Everyone Is Rational

“That makes no sense.” How many times a day do we find ourselves thinking that about other people’s behavior? Perhaps someone decides to refuse an offer to come to the head of a line; or chooses to spend more money for a brand name when the generic is identical in every way; or refuses a potentially life-saving procedure he desperately needs. But no one ever does anything without a reason that makes excellent sense—to them. Even when the reason is completely divorced from reality, as in schizophrenia, the thought process that flows from that first idea will usually be logical and sound. Once you accept that the F.B.I is listening in on your conversations through the radio receiver in your dental fillings, being wary of strangers and worrying you might be arrested both become eminently reasonable and entirely rational.

About Faith: Religious conversion is a common occurrence.

Religious conversion sounds like a once-in-a-lifetime experience, but it’s an everyday reality: About a third of us have switched our religious affiliation at some point. According to surveys conducted by the City University of New York, well-established faiths like the Methodists have been dwindling. Big gainers include the born-again Evangelicals, the Seventh Day Adventists and the Pentecostals—and the Buddhists, too—as well as nondenominational Christian churches. Which group is growing the fastest? The 29.5 million Americans who claim no religion at all.

Wait for it…

Religions with highest turnover (people both joining and leaving the church): Mormonism, Jehovah’s Witnesses, Buddhism

The Watchtower Society’s Writing Style: Their Literature’s Most Effective Techniques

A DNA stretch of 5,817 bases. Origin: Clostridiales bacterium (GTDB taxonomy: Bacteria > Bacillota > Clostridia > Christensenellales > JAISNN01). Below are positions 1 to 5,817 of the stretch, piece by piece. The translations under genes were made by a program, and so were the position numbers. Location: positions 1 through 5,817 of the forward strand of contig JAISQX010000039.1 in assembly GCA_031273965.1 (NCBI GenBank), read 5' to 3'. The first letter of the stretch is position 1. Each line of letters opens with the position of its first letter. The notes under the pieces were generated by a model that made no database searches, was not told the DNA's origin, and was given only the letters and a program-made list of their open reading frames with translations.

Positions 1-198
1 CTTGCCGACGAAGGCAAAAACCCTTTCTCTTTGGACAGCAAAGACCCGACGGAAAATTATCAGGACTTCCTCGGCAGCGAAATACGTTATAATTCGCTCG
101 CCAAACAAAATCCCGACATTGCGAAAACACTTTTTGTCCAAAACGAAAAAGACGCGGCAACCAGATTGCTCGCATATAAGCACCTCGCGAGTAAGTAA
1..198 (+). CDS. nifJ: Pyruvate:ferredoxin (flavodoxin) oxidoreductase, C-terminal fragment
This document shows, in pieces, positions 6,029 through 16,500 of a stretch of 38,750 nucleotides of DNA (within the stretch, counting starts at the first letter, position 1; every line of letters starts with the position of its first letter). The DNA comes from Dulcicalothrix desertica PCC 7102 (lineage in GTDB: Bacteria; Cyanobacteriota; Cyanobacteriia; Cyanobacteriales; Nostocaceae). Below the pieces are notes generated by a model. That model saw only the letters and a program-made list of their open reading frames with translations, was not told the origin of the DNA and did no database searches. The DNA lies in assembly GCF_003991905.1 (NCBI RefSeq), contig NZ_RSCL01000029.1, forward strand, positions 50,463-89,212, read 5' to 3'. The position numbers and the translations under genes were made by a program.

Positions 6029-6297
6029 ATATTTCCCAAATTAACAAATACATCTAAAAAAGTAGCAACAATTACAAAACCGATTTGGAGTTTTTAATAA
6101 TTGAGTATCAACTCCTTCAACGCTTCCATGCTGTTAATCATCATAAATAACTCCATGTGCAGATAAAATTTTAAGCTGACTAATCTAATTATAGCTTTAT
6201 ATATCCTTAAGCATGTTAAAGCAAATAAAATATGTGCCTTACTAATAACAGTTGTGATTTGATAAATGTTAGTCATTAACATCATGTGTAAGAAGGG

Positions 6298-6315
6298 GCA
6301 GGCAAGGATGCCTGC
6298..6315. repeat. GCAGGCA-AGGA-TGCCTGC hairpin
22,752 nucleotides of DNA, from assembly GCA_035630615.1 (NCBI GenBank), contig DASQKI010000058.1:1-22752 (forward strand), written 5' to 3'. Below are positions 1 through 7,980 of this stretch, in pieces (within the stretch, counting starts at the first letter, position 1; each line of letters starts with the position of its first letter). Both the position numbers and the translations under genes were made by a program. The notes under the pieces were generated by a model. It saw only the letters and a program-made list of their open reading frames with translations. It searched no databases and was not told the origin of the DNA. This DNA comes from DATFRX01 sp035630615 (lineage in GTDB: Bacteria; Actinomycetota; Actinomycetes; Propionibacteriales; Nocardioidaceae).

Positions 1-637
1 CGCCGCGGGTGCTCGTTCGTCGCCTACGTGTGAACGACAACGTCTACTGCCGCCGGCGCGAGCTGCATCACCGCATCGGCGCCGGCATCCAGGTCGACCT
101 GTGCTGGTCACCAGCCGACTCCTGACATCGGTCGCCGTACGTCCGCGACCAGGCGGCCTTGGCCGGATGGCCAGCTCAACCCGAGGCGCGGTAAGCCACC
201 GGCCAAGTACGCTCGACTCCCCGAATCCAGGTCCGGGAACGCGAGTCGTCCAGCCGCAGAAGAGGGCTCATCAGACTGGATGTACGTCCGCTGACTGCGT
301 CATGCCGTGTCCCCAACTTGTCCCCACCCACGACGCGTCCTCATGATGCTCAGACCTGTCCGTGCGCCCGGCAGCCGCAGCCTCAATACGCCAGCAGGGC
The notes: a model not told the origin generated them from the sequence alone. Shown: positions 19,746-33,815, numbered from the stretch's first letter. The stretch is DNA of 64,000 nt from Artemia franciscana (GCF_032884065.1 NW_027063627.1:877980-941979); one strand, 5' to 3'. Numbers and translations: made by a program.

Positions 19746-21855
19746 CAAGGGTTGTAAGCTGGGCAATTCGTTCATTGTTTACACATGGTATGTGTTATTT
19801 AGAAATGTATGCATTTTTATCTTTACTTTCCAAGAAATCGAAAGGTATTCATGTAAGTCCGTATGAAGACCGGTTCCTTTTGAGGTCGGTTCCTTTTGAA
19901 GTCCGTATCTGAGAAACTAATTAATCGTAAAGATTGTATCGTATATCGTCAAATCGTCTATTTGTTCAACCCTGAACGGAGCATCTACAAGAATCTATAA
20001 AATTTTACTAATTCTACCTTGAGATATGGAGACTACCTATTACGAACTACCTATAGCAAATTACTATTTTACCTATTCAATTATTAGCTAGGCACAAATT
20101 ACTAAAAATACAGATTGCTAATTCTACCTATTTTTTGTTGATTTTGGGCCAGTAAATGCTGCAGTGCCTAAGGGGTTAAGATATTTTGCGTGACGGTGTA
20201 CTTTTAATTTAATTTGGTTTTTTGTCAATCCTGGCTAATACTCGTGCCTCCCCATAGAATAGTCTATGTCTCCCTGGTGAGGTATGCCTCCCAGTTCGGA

literatureAll ex-Jehovah’s Witnesses know that the Watchtower Society is more than a religious organization. It’s also a publisher of books and magazines,1 which are–for all intents and purposes–a central part of worship for Jehovah’s Witnesses. The Society uses its literature to hand out its spiritual food (“the truth”) to its adherents, including counsel from the governing body. Most Witnesses will probably tell you that the literature rocks, that it’s very informative, well written, and expertly researched. But the literature also has its critics. Like me. (Sorry.)

In my last post, I mentioned that the Society’s authors use techniques that make the literature feel both convincing and informative. I also told you that the literature isn’t nearly as informative or convincing as it feels. In this post, I’ll tell you how their authors keep convincing readers that they’re right, even when they’re dead wrong. I’ll even tell you why Jehovah’s Witnesses (and maybe even you) keep falling for it. For former Watchtower adherents who still have lingering fears about Jesus and Armageddon, the repetition of it all will blow your ex-Witness minds. It’s all disappointingly simple.

Now let’s see how they do it.

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  1. Ever notice that the Society provides the product–it’s literature–AND the demand all at the same time? Witnesses need the literature as part of their worship, which they’re expected to donate for. That’s a pretty sweet deal if you make your money from the publishing bizz, eh?